Q: Timing wise, when do I need to file a CSR request?
A: A CSR request needs to be filed and approved before the corresponding change is pushed to a JDK release line of development. In exceptional circumstances, the need for a CSR review may be recognized only after a push has already occurred. In such cases, a retroactive CSR review can be conducted. The results of such a retroactive review may require updates to the change, up to and including complete removal of the change.
Q: How long does a CSR review take?
A: The size of CSR requests varies over several orders of magnitudes. Large requests should expected to take longer to review than small ones. The CSR strives to complete its initial review of a proposal within one week. If the CSR has feedback, the time its takes for an engineer working on the proposal to respond to and act upon the feedback may take more than one week after the proposal was submitted to the CSR.
Q: I have a deadline coming up. Can I ask for the CSR for an expedited review?
A: Engineers are responsible for factoring in reasonable amount of time for a CSR review ahead of any integration deadline, anticipating that the CSR might have feedback which requires the proposal to be updated. While engineers are free to request an expedited review from the CSR, the CSR is free to decline such requests.
Q: If my change needs a CSR review and a code review, which should I do first?
A: To take a common case of a Java API change, there is some overlap between the factors considered in a general code review and the factors considered by the CSR when reviewing the specification and compatibility impact. (CSR members often participate in code reviews in addition to their reviews in CSR roles.) An engineer may choose to run the CSR process and code review in parallel, but feedback from either channel may be received which requires updates to the proposal in the other channel. If an engineer chooses to sequence code review and CSR review, to minimize latency the process expected to provide more feedback should be run first.
Q: Who should be a reviewer on a CSR proposal?
A: One or more engineers with expertise in the areas impacted by the proposed change should review the CSR request and be listed as a reviewer before the proposal is reviewed by the CSR membership. (These engineers may or may not be Reviewers on the corresponding JDK project.) It is appropriate to ask a CSR member to review a request in a area where he or she has expertise, but it is not necessary for a CSR member to review a request before the CSR body considers it. To encourage wider reviews, it is preferable if the CSR chair is not the only reviewer of a CSR request. The CSR may request a proposal be reviewed by additional engineers before further considering the request.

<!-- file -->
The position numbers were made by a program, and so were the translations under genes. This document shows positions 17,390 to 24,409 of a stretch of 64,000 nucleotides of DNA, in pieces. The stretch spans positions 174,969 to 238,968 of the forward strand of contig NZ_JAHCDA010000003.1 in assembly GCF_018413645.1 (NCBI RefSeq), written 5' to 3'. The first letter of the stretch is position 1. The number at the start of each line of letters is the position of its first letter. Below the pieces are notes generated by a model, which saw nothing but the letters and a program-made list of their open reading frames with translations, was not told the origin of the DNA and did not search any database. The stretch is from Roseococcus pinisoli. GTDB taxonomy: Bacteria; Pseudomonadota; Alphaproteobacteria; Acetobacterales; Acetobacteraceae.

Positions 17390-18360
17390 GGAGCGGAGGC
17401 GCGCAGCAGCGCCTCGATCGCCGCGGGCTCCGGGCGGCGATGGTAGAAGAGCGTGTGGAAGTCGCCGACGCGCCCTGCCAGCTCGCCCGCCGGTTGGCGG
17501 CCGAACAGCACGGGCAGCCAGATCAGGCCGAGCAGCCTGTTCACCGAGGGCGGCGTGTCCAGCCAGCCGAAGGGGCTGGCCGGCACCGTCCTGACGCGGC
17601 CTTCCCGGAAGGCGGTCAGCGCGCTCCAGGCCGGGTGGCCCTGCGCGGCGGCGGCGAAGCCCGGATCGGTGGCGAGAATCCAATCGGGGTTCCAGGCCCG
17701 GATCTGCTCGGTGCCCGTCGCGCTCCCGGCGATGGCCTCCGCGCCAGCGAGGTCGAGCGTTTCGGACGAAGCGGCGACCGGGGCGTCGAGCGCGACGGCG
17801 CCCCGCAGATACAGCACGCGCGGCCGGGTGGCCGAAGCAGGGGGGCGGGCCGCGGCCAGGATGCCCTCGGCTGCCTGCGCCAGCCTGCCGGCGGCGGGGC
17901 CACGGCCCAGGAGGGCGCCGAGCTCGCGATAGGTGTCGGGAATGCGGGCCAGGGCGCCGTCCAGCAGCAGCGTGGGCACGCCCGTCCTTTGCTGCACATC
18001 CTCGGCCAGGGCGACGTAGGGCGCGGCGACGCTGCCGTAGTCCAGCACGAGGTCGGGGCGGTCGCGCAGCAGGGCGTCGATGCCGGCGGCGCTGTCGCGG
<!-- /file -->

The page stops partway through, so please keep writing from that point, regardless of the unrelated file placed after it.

Q: Should people providing feedback via CSR be listed a reviewers when a changeset is pushed?
A: If CSR reviews prompts modifications to what gets pushed, it is reasonable to include as the CSR members providing the feedback among the reviewers of the changeset.
Q: If I don't agree with the outcome of CSR review, what recourse do I have?
A: The CSR review strives to reach a consensus on the appropriate engineering outcome for a proposal, including what modifications to a proposal are necessary to bring the proposal in line with overall JDK goals. If such a consensus is not reached, since the CSR process is used at the request of the Lead for a JDK release project, appeals about the CSR's determination of a request for a particular JDK release can be made to the Lead of the release in question.
Q: If the text of the javadoc of a public exported API is changing, is a CSR request needed?
A: A CSR request is required if the specification of a public exported API. Not all javadoc updates are specification changes. For example, typo fixes and rephrasings that do not alter the semantics of the API in question do *not* require CSR review.
Q: What is the relationship between a CSR and a JEP?
A: A JEP (JDK Enhancement-Proposal) initially describes a project to update some aspect of the JDK. The exact details of the updates are usually not yet known when the JEP begins. As the JEP matures, the updates to the JDK associated with the JEP are pushed under on more more changesets. Each changesets that involves a specification change (or sufficiently large compatibility impact) would also require CSR review.
Q: How many CSR requests are typically in a release?
A: For JDK 9, there were approximately 900 CCC requests (the CCC being the internal predecessor to the CSR), approximately 90 JEPs, and over 14,000 bug fixes. Having a single-digit percentage of fixes need to go through compatibility and specification review has been consistent over time.
(Future FAQ items will discuss the logistics of working with CSR issues in JBS.)